I’m like, “No, no! He’s a person! He’s a human being.” I disagree with his world view completely, but he’s a human being. But we tend to forget that.
Tom: Why should we forget that? And we do! It’s an occupational hazard within apologetics ministries.
Tom: And I’m not just talking about the others out there, it’s a concern that we have at The Berean Call! “Where are we?” That’s why your reminder was wonderful! But I don’t need your reminder. All I have to do is think about Matthew:5:44: “But I say unto you, love your enemies, bless them that curse you, do good to them that hate you, and pray for them which despitefully use you and persecute you.” Why? Because Jesus went to the cross for them, for all of us, okay? So again, it was just a wonderful reminder.
You know, the other thing I think about related to this is sometimes, maybe too often, and I’m thinking about myself, okay—I’ll put myself forward on this—we are over-insulated Christians.
Tom: What do I mean by that? Well, when we talked about Samuel Andrews’ book Christianity and Anti-Christianity in Their Final Conflict, 120 years ago he looked around to see if the things he’d gotten from the Scripture related to prophecy—Revelation, and certainly the epistles, the Book of Daniel and so on—to see if what was about. And yes, there were things, and he saw how it influenced the church, but it wasn’t overwhelming. But nevertheless, he was able to point that out and to bring an exhortation to the church at his time. His book was written in 1898. So…wonderful exhortation, maybe even an admonishment there.
Tom: But it wasn’t everywhere, Carl. Thirty-two years ago, Dave and I did—I’m so thankful I had the privilege of helping Dave with the book—but nevertheless, 32 years ago we didn’t write this for Christians, we wrote it for Christians to give to their New Age friends, relatives, whoever it might have been. So it was kind of, Well, no, it’s not in the church, it’s kind of out there, and so on.
Today I’ve been using the term “hidden in plain sight.” Carl, your book not only articulates, presents what’s going on in the world, but, you know, I think I mentioned it before, it’s the world with “teeth.” It’s the world with legislative effectiveness to get these things in. It’s the UN controlling things and so on.
But nevertheless, when I mention over-insulated Christians, I’m not going to call it a bubble, but I hang out with Christians, okay? I am not—I love hanging out with Christians and so on, but sometimes that insulates us against what we need to do, which is what you’ve been doing, you know, for years! And I’m thinking, Why is it hidden in plain sight? Well, partly because I’m insulated, and it’s not a bad thing to be insulated with the biblical truth. But nevertheless, sometimes it’s almost like…you know, I get on congregations for falling into spoon feeding, you know? In other words, they’re letting their pastor do all the work for them and spoon feed them and so on.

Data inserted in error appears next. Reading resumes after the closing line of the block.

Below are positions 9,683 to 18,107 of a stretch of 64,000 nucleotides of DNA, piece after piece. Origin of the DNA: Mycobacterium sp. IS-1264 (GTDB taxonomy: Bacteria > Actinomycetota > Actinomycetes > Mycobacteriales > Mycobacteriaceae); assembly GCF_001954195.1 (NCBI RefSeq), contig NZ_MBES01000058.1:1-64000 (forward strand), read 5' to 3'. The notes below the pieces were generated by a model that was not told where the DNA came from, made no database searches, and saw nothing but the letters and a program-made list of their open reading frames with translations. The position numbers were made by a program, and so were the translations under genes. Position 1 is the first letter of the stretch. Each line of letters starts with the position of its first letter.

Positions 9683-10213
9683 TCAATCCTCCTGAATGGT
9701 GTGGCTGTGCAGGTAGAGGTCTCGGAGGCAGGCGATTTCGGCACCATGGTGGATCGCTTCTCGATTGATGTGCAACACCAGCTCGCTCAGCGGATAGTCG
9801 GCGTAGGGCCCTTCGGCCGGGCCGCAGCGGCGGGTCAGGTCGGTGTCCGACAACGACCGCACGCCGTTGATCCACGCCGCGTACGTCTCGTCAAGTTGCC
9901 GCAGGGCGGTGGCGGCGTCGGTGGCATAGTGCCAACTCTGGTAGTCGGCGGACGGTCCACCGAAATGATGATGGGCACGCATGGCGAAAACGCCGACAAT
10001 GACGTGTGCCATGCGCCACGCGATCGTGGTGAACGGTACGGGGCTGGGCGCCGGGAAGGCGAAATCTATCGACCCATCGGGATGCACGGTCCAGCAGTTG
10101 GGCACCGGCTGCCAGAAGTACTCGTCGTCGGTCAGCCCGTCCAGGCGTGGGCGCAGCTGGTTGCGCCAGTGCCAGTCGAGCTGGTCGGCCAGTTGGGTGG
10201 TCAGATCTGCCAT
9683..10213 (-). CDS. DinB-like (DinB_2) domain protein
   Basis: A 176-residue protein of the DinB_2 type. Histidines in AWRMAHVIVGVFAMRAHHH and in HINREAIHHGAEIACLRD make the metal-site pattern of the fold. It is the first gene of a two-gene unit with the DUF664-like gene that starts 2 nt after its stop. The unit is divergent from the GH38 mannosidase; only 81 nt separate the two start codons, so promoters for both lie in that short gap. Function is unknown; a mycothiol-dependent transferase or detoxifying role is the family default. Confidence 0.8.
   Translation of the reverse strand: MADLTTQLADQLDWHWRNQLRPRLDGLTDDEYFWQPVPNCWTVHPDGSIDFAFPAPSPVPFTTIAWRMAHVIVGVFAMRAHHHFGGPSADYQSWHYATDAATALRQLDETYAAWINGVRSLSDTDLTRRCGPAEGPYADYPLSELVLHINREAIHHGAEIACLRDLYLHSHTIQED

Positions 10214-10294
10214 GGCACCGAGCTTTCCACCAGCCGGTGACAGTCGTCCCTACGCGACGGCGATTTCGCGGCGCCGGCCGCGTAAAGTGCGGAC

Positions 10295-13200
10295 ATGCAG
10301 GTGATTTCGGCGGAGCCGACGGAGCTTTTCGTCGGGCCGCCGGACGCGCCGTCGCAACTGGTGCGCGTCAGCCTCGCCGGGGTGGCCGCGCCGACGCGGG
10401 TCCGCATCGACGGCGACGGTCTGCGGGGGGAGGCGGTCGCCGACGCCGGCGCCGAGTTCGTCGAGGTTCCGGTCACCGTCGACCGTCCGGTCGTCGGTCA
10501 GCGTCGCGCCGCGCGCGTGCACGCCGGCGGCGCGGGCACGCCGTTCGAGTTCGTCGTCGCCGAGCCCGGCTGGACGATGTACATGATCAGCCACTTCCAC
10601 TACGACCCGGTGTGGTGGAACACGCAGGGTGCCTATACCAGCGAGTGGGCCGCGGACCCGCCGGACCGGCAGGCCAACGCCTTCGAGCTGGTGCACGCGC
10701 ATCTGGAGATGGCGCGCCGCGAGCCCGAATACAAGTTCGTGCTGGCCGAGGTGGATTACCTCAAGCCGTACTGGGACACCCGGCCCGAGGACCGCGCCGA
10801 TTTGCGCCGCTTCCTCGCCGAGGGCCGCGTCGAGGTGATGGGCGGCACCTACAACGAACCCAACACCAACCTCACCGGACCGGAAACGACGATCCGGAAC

But this is—this is kind of like that, but it’s different in this sense: you know, the Bible talks about being babes in Christ, being young in Christ. Well, if we’re not stepping out, if we’re not recognizing what’s going on, and we’re only waiting for it to, you know, come up on our doorstep—and I’m not talking just about Mormons and Jehovah’s Witnesses and so on—but I’m talking about people that, Oh, God brought this person to me! Now I’m going to minister to them. No! The Great Commission is not waiting for people to come on your doorstep, is it? It’s not, no!
Tom: So, you know, folks, I’m laying this out, but I hope you’re hearing my heart in this. I’m under conviction. I’m telling you, Carl has really blessed me by what he’s written. And, you know, there’s so much in your book, and the Lord willing, we’re going to cover a lot of territory with it, because it’s right here and right now. I mentioned, I think, in one of the programs, just watching the debates, particularly the vice president and Harris, you know, Biden’s candidate for vice president—forget the individuals, let’s look at the platforms. And when I looked at the platform that Harris was presenting, you couldn’t have spelled it out any clearer in terms of what we’ve been talking about, what Samuel Andrews talked about, what Dave Hunt and I talked about, and certainly your book—it’s right there, folks, hidden in plain sight! And it’s gone…it already has affected us!
You know, I know I’m talking a little too much here, Carl, but I think about America, the Sorcerer’s New Apprentice—there was so much in that book that people weren’t getting because it hadn’t caught up to them yet, all right? This was mainly about the New Age and what was behind it and so on and so forth. But now it’s there, it’s right in front of us, but people still don’t see it!
Carl, explain that. Why is it that you’ve been able to, in your research, lay all this stuff out— it’s overwhelming, but it’s “underwhelmed” some people because they’re not paying attention to it?
All right, so you pick up on that.